Frederick Ridgway, born on August 10, 1923 and died October 2, 2015.
Fred was born in Stockport, Cheshire, England on 10 August 1923.
As a county cricketer, Ridgway, although not appearing a likely successful pace bowler because of his slight build, was the mainstay of Kent’s opening attack for a decade after World War II, except on the rare occasions that Jack Martin could get away from business.
Fred did not play regularly in 1946, but the following year he jumped into prominence with 12 for 86 on a rain-affected pitch against Yorkshire.
Though in 1948 he was badly affected by injury, 1949 proved to be Ridgway’s best year, for he took 105 wickets for 22.88 runs each, which ranked him as the fourth-best pace bowler in the country after Bedser, Gladwin and Les Jackson.
Fred’s most notable performance was on the featherbed Trent Bridge wicket, where he took six for 79 in the first innings, and paved the way for an easy Kent victory.
Apart from teammate Doug Wright in the second innings, no visiting bowler at Trent Bridge bettered those figures all year, but Fred’s most notable feat that year was his striking consistency: with only one haul of eight or more in a match he still took 90 wickets in 20 county games.
Moreover, playing against Sussex, Fred “shared in a record partnership of 161 for the ninth wicket” with Brian Edrich.
This partnership, just under half the total of 379, was made in a losing cause.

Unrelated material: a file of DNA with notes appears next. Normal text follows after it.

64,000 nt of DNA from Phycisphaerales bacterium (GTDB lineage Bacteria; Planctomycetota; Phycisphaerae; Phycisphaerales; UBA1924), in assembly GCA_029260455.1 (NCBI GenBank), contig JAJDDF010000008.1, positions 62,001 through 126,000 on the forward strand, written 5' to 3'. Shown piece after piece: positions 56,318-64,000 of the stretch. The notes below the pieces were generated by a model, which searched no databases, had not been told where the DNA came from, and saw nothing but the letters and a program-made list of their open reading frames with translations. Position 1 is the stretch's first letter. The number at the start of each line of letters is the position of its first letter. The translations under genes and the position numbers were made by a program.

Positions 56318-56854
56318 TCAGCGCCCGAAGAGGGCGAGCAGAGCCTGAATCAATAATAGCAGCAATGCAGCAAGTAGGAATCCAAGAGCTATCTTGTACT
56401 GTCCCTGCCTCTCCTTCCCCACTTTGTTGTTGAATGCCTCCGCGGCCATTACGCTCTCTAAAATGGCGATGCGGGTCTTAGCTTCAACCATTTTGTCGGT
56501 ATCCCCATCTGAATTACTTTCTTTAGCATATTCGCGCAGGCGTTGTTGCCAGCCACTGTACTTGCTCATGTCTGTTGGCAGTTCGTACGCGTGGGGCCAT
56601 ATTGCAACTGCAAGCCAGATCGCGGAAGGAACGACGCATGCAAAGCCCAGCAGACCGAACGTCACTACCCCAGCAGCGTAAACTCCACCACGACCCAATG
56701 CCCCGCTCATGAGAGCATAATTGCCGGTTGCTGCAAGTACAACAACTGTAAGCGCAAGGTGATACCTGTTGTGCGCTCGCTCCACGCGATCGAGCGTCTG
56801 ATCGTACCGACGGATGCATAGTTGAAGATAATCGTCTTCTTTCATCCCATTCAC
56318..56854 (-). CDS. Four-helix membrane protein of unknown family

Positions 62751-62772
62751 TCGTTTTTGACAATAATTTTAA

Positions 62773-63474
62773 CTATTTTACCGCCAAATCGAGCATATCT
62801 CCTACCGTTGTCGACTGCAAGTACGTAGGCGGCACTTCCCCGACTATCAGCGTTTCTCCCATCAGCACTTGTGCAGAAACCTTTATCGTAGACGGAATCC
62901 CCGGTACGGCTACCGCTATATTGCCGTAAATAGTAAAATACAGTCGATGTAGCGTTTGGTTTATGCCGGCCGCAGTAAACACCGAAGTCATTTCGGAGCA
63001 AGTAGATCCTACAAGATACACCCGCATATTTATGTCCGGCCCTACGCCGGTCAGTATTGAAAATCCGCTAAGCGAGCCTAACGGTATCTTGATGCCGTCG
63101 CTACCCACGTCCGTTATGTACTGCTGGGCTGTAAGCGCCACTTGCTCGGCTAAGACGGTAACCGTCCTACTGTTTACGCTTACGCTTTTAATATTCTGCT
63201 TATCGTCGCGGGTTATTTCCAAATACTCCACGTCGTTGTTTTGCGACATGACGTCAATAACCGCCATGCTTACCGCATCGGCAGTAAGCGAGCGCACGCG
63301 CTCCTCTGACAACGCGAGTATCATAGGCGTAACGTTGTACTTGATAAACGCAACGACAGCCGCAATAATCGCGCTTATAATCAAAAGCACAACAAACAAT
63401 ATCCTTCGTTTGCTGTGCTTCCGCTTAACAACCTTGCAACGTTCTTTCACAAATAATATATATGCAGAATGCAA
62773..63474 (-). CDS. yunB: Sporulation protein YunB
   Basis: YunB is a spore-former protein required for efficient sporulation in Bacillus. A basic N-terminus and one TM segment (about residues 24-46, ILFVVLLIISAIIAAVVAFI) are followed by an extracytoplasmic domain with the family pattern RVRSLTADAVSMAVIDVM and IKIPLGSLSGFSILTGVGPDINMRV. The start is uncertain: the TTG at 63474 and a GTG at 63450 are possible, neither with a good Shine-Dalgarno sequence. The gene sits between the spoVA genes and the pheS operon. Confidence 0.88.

Although Fred did not play in any of the Tests that year, he was regarded as a contender for honours but, in 1950, injury again took its toll.
Career-best figures of eight for 39, however, against Nottinghamshire at the tail end of the season, were followed by an impressive 1951, where he took over 90 wickets and, with Alec Bedser amongst others declining to tour India, Ridgway was a natural choice, and was one of seven players who made their Test debut on that trip where he opened the bowling with Brian Statham.
Fred took 41 wickets at an average of 26.04 in 16 first-class matches on the tour, but only seven wickets at 54.14 in the five Tests.
Injury again troubled him in 1952 and 1955, and he did not return to his best form until 1956, when support at last coming from David Halfyard, Fred took 82 wickets and, two years later, had his second-highest aggregate with 98 wickets at 14.26 runs, lifting Kent to their highest County Championship position since 1947.
Injuries again restricted him severely in 1959 and 1960, after which he retired from first-class cricket.
Fred Ridgway died at age 92 on October 2, 2015.